Chef Chat, Part 2: JD Woodward of Goro & Gun, On Ramen and Ham Hocks
Goro & Gun's JD Woodward says that the restaurant is more of an izakaya than a ramen shop.
Photos by Mai Pham
This is the second part of a two-part Chef Chat series. If you missed Part 1, you can read it here.
Yesterday, we learned how JD Woodward, the new executive chef at Goro & Gun, got his start in the culinary industry. Today, we continue our chat with an in-depth look Goro & Gun's menu.
EOW: The whole thing with Goro & Gun before you all opened it is it was supposed to be a ramen shop. Do you still consider it a ramen shop?
JW: No. And, I mean, we've been trying to push that away. When Jason Hauck came to consult on the menu, he and I really saw this place as much more of an izakaya than as a ramen shop. Just because the bar program is phenomenal and we've got a lot of plates on the menu besides the ramen that we think are really, really good.
EOW: What do you think is holding you back from producing the really great ramen that was the promise of the restaurant at the beginning?
JW: Um, you know, I think it was expectation, a lot of it. People were expecting a certain thing, and I don't think we really got the chance to play with what we wanted to do. So they said they were putting out tonkotsu, and it didn't come out right, it wasn't what tonkotsu was -- it probably was still good -- but since people were expecting a certain thing and it didn't match up, it didn't matter how good it was, it wasn't what people were expecting. So what we've done is kind of pull back, take example from other places around the country. There are places that are doing cheeseburger ramen, you know what I mean? And just having fun with it. So that's what we've tried to do, keeping the same processes and standards. We're still using all bones, starting from scratch, we're not using bases.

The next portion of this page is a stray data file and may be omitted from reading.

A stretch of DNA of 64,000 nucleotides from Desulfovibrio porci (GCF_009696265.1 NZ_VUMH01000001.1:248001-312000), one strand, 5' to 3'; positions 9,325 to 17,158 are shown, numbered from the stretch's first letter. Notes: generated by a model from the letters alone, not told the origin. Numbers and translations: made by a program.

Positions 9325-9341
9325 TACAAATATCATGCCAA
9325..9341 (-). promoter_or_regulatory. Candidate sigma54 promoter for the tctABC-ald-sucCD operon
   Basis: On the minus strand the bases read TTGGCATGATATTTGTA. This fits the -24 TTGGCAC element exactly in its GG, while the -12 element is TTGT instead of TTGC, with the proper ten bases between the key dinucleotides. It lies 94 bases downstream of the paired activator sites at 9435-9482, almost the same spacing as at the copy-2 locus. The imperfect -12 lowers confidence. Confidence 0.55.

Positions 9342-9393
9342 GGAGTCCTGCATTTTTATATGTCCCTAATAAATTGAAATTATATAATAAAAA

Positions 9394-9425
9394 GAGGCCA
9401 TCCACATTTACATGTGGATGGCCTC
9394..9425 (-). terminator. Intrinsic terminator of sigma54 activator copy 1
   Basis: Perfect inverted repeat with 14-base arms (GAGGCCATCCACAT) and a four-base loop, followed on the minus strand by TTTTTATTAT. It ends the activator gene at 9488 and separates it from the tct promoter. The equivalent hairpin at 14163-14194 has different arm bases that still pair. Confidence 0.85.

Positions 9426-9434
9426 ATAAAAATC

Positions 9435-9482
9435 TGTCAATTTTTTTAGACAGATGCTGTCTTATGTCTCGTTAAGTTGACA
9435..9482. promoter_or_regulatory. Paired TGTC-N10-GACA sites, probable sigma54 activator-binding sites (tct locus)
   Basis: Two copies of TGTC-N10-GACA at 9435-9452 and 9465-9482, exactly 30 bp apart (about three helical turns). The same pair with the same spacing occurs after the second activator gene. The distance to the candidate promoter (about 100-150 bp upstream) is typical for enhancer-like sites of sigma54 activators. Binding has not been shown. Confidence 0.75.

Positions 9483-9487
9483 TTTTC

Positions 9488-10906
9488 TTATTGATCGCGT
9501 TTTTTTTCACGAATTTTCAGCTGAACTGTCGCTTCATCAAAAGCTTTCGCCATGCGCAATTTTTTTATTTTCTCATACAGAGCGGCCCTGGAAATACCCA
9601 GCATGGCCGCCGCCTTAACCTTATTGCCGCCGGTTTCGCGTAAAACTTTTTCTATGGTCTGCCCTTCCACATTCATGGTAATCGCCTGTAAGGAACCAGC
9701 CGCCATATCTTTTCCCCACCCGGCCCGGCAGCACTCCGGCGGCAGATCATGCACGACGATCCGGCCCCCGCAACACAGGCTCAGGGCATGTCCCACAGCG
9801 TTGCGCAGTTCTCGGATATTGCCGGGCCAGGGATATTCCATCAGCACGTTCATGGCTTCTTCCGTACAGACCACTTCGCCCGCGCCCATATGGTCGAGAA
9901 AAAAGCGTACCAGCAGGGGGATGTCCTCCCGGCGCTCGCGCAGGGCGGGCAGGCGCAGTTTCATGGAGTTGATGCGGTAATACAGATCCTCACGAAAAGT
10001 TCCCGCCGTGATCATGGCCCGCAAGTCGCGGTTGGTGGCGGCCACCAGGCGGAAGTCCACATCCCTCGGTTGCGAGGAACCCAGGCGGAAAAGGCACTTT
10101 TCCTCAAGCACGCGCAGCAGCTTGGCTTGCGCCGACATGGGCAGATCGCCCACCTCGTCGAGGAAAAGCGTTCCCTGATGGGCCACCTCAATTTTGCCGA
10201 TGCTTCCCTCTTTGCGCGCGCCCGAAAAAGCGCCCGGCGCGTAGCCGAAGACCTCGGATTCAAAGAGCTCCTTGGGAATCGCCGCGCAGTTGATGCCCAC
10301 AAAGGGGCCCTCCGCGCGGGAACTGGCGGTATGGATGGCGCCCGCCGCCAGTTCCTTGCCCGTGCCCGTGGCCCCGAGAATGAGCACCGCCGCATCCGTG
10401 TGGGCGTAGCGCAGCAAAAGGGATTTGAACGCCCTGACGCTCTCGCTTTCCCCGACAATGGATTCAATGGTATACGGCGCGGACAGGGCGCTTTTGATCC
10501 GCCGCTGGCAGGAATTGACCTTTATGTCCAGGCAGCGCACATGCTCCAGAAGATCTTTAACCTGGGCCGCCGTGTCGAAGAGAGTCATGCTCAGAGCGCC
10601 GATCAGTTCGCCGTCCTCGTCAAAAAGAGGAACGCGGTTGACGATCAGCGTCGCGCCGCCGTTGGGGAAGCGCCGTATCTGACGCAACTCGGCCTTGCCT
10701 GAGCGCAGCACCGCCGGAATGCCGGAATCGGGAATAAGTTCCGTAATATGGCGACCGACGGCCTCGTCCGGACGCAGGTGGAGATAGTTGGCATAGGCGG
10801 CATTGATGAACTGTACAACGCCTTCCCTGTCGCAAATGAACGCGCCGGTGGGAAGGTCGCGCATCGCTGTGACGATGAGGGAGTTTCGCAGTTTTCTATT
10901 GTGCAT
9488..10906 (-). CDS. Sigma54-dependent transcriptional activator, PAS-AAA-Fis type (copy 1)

Pork ramen at Goro & Gun
EOW: So what do you have on the menu now in terms of ramen?
JW: Right now we have a pork and a lobster.
EOW: So, just two. What did you start with?
JW: We started with a miso, pork, and vegetable. And we still have the vegetable upon request.
EOW: So now that you're shifting the focus away from ramen, and kind of just more izakaya, what's on the menu? What is your inspiration? What are you guys trying to do?
JW: We're trying to make really awesome small bites, and also incorporate larger-format dishes. So, we have the duck, which is a large-format dish, and it feeds anywhere from three to four people. The ham hock easily serves two to three people. And a lot of cool small bites. We put a carpaccio on the menu yesterday. We have unagi spring rolls that came out yesterday, also. We have a potato croquette with arugula salad that came out. And, of course, we have the hot pockets. Just lots of cool bites that you can either share or eat by yourself, and kind of have fun with it.
EOW: So, it's not even Japanese-based, right? JW: It's got a Japanese base for sure, but we're not trying to pigeonhole it. We're not putting out traditional food by any means, and we're not trying to, we're not aspiring to that. And I don't want to say that we're shifting our focus away from the ramen -- what we did was we made the ones that we were going to put out better, and got 'em to where we wanted to be.
EOW: So, you think it's where you want it to be now?
JW: Yeah. The broth is where we want it to be. The lobster ramen is where we want it to be.
EOW: What about the noodle?
JW: The noodle is where we want it to be now, also.
EOW: How long did that process take?
JW: It took way too long.
EOW: What happened with the last chef, Dave Coffman? Was it an amicable departure?
JW: It was amicable. It was a mutual decision as far as I know.
EOW: So, when he left, were you a shoe-in? Did you want it? It sounds like you have a young family.
JW: When Dave left, Matt [Womack], the sous chef, walked out behind him. And we lost two cooks. And so, myself and Mike Hartley, who was here at the time, split the responsibility. I ran lunch. He ran dinner. He left recently, at the beginning of August, and that's when Jason Hauck came in as a consultant. And then we all worked together to revamp the menu.